Watership Down is not a children's book. It's a everyman's book. Every animal, too. (Anyone with a pulse and a beating heart that gives a shit about what is around them.) There's a lovely intro in a newer edition about how he "wrote" it with his children (the stories started out a spur-of-the-moment thing when prompted to tell them a story). It's meant to be interactive in a makes you think and makes you feel way. I certainly lose myself in this world whenever I reread (it's funny how quickly I ...more
Jun 21, 2018 rated it it was amazing
Shelves: 2018-shelf, ya, fantasy
So, yeah.

Rabbits going gung-ho in England and encountering many different politics, talking about mythology, death, and courage.

Oh, yeah, and if you didn't pick up on that bit... it's FANTASY. They can't count to five but they have complex Briar-Rabbit mythologies. Oh, and there's a bit of a Cassandra precog stuff and ghosts, too.

But don't let this next bit bring you down! It's YA.

Oh, a lot of people might say it's too graphic for younglings but that's entirely a matter of opinion. It's rabbit
You can now find this review and more at Novel Notions.

I’ve been a huge fantasy reader since around fifth grade. So how on earth did I miss Watership Down while I was in school? Did our library not have a copy? Was its reputation as a “classic” a deterrent to friends who might have told me of its existence? Whatever the case, I had never even heard of Watership Down until the later years of college. The people who raved about the book then were generally hipster guys, beating everyone else over
« previous 1 3 4 5 6 7 8 9 next »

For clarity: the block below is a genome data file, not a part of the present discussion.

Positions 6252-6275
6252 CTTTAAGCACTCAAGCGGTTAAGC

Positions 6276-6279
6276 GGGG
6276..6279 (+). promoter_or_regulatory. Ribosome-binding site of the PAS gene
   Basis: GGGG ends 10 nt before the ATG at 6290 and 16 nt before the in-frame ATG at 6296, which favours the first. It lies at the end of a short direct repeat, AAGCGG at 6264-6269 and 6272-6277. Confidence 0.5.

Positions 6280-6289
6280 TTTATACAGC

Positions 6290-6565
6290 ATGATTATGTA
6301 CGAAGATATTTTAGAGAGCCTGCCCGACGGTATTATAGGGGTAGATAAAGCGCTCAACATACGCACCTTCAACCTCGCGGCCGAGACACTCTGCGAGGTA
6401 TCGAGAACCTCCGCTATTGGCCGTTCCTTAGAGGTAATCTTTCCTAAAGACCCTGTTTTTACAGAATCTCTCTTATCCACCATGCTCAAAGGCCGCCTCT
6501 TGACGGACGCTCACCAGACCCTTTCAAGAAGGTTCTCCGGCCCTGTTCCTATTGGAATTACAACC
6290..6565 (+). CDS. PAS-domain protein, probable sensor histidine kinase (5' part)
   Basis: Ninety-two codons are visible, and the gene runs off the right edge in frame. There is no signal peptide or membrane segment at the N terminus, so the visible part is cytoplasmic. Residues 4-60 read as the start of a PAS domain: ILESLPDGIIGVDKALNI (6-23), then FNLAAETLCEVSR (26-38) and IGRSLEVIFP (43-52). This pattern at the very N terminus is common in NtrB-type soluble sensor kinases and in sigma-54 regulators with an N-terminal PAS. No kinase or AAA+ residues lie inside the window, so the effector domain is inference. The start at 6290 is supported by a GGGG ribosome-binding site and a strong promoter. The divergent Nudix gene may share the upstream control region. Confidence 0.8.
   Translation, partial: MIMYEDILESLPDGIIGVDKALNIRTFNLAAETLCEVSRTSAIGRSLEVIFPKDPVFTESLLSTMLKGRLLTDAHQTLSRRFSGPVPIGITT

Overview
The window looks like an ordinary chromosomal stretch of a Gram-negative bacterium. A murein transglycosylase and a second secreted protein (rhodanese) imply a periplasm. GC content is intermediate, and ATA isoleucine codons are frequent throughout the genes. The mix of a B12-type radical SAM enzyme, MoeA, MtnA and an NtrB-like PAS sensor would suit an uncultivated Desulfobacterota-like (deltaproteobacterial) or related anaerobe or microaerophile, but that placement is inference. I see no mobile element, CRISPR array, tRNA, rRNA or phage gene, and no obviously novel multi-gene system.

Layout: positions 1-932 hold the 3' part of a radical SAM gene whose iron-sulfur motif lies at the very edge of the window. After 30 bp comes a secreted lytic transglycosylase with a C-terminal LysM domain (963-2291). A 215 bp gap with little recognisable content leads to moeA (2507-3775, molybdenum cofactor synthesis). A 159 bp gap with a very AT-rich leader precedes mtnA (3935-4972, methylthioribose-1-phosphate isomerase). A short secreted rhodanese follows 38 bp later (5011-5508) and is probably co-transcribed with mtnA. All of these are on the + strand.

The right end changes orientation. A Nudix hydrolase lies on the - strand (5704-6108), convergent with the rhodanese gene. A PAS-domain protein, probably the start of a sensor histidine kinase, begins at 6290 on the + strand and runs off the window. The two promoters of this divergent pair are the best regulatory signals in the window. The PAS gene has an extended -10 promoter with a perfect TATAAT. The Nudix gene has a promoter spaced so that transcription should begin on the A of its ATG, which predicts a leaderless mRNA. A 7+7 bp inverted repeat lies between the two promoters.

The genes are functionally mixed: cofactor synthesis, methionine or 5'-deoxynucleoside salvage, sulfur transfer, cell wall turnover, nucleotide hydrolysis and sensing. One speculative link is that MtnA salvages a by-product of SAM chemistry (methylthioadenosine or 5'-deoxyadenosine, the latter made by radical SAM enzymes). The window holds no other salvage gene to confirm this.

topics  posts  views  last activity   
WHAT IS THE Message! 8 65 Jul 12, 2019 11:45PM  
Catching up on Cl...: Watership Down - SPOILERS 48 139 Jun 08, 2019 08:28AM  
Opinions on the BBC&Netflix version 6 47 Apr 10, 2019 12:48PM  
The future of the rabbits 4 16 Feb 28, 2019 05:42AM  
The politics of Watership Down 15 374 Jan 04, 2019 08:16AM  

Readers also enjoyed

  • Lord of the Flies
  • Harry Potter and the Deathly Hallows (Harry Potter, #7)
  • A Wrinkle in Time (Time Quintet, #1)
  • Through the Looking-Glass and What Alice Found There (Alice's Adventures in Wonderland, #2)
  • The Handmaid's Tale
  • Anna Karenina
  • Tailchaser's Song
  • His Dark Materials (His Dark Materials #1-3)
  • Taggerung (Redwall, #14)
  • Duncton Rising (Book of Silence, #2)
  • The Animals of Farthing Wood
  • Le Morte D'Arthur - Volume I
  • Sherlock Holmes: The Complete Novels and Stories, Volume II
  • The Underground Railroad
  • Sunwing (Silverwing, #2)
  • The Heavenly Horse from the Outermost West (Heavenly Horse, #1)
  • The Dark Is Rising Sequence
  • The Worm Ouroboros
See similar books…
Adams was born in Newbury, Berkshire. From 1933 until 1938 he was educated at Bradfield College. In 1938 he went up to Worcester College, Oxford to read Modern History. On 3 September 1939 Neville Chamberlain announced that the United Kingdom was at war with Germany. In 1940 Adams joined the British Army, in which he served until 1946. He received a class B discharge enabling him to return to Worc ...more

Other books in the series

Watership Down (2 books)
  • Tales from Watership Down  (Watership Down, #2)
“All the world will be your enemy, Prince with a Thousand Enemies, and whenever they catch you, they will kill you. But first they must catch you, digger, listener, runner, prince with the swift warning. Be cunning and full of tricks and your people shall never be destroyed.” 754 likes
“Animals don't behave like men,' he said. 'If they have to fight, they fight; and if they have to kill they kill. But they don't sit down and set their wits to work to devise ways of spoiling other creatures' lives and hurting them. They have dignity and animality.” 681 likes
More quotes…